Retired Judge Emphasizes Need for Judicial Reforms and Expertise in Supreme Court Appointments

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By   Milcah   Tanimu

Retired Justice Sherifat Solebo, who served as a magistrate and high court judge in the Lagos State judiciary from 1999 to 2022, shares insights into her experiences and highlights the need for reforms in Nigeria’s justice system. In an interview with Naomi Chima, she discusses various aspects of the legal profession and judicial system.

Justice Solebo acknowledges that becoming a judge was not a childhood dream but rather a path she pursued through a chance meeting with a coursemate. She emphasizes the engaging nature of a judge’s work, particularly in Lagos, where daily court sessions and numerous rulings demand significant time and effort. Despite the challenges, she notes that judges do create time to unwind, utilizing recreation centers with facilities for leisure and relaxation.

Addressing the ongoing debate about judges’ salaries, Justice Solebo explains that the salaries are fixed by the Revenue Mobilization and Fiscal Commission, with the last revision occurring in 2007. She highlights the significant disparity in salaries, pointing out that Nigerian judges are among the least paid globally when denoted in dollars.

Regarding perceptions of Nigerian court judgments being overly technical, Justice Solebo attributes this to court procedures, rules, and the guidance of precedents. She stresses the importance of careful adherence to rules and laws, urging counsels to be meticulous in their approach.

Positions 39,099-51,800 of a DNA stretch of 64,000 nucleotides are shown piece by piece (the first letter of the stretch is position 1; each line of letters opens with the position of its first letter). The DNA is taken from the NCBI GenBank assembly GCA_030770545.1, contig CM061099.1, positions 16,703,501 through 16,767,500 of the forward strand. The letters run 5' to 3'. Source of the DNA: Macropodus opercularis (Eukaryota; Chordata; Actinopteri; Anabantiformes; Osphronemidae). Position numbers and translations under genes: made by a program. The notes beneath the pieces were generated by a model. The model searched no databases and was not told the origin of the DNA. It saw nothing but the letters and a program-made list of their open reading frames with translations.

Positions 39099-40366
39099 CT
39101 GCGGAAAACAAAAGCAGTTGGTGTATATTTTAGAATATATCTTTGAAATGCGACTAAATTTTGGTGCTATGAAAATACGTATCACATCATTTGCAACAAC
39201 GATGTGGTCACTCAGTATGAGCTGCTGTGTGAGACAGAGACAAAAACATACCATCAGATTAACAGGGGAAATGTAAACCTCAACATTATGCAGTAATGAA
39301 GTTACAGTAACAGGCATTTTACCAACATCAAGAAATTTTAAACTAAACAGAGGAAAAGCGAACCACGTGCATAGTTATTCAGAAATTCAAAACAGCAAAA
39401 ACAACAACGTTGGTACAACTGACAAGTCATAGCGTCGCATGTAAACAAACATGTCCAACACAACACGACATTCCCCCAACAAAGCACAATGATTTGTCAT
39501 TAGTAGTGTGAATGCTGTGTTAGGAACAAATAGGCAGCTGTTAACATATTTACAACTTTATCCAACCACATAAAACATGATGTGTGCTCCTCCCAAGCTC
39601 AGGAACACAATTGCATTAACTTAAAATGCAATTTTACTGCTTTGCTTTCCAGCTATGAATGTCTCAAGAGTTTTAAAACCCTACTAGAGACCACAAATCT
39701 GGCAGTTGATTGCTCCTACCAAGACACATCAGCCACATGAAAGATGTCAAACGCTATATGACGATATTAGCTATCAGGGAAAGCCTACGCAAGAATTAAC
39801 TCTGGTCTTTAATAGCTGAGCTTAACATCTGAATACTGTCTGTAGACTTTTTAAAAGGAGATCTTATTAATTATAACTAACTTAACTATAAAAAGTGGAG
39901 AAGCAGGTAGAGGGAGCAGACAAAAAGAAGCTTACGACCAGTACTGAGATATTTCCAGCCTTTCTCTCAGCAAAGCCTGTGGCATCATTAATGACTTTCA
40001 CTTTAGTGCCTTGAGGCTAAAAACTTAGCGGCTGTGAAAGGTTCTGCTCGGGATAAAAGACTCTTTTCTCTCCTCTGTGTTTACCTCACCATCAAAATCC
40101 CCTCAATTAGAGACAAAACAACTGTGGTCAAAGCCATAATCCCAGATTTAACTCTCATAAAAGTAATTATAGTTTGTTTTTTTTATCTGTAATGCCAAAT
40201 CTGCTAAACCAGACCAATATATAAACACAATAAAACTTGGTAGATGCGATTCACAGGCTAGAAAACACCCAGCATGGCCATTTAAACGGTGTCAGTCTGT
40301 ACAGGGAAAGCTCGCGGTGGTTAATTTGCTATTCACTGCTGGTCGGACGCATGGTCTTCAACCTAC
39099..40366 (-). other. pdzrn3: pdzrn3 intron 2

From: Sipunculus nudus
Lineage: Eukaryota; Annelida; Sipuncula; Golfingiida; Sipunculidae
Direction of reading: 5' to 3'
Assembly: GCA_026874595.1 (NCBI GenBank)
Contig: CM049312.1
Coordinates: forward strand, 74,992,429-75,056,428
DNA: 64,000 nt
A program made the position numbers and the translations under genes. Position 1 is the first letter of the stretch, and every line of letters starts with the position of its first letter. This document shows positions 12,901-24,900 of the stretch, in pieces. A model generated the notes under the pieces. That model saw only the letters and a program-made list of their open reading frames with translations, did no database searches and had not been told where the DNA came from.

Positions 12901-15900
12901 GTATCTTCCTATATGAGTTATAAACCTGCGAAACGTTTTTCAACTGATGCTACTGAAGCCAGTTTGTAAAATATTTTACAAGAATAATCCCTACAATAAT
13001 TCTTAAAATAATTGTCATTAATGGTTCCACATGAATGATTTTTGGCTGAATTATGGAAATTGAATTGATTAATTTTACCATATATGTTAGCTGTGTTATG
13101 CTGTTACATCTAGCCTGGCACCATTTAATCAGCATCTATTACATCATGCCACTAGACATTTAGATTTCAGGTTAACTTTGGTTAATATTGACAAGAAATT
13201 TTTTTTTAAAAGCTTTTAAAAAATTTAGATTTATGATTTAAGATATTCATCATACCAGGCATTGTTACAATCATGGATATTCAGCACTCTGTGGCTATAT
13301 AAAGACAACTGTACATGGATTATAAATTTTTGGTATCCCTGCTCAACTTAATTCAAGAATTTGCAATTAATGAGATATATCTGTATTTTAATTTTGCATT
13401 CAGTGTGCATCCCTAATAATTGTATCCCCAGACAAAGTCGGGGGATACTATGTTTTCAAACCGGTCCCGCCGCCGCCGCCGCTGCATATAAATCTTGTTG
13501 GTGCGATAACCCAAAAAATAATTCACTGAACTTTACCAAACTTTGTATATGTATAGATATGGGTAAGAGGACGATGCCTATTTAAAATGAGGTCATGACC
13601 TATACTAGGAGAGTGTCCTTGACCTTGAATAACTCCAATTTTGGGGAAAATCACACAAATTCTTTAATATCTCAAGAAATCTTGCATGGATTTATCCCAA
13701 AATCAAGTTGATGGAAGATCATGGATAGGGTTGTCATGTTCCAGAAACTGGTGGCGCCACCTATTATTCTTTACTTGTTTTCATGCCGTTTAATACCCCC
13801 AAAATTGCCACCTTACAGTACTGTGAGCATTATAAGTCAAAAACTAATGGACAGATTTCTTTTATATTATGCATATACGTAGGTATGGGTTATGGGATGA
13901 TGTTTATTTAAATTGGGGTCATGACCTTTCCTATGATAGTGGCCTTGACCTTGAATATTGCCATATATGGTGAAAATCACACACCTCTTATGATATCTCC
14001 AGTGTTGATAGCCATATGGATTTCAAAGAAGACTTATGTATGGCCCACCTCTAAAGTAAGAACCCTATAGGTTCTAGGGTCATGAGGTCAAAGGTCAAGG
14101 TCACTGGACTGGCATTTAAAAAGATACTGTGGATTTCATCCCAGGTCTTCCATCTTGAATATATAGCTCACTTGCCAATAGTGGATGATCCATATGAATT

Responding to concerns about public trust in the judiciary, Justice Solebo emphasizes the paramount importance of the integrity of judges, magistrates, and support staff. She calls for public education to promote objectivity and rational perceptions, acknowledging that there will always be winners and losers in legal proceedings.

On the issue of judges determining winners in elections, Justice Solebo asserts that court decisions are based on legal prescriptions and precedents, not public sentiments. She refrains from commenting on specific cases but notes that the appellate court will review and decide on appeals.

Expressing her opinion on appointments to the Supreme Court, Justice Solebo believes that judging requires expertise and skill developed over time. She argues against appointing lawyers straight to the Supreme Court, emphasizing that it should not serve as a learning platform but rather be reserved for experienced judges.

As for her retirement, Justice Solebo had anticipated retiring at 60 as a magistrate but fate led to her elevation to the High Court bench. She describes her retirement as a smooth transition, expressing relaxation and active engagement in post-retirement life.


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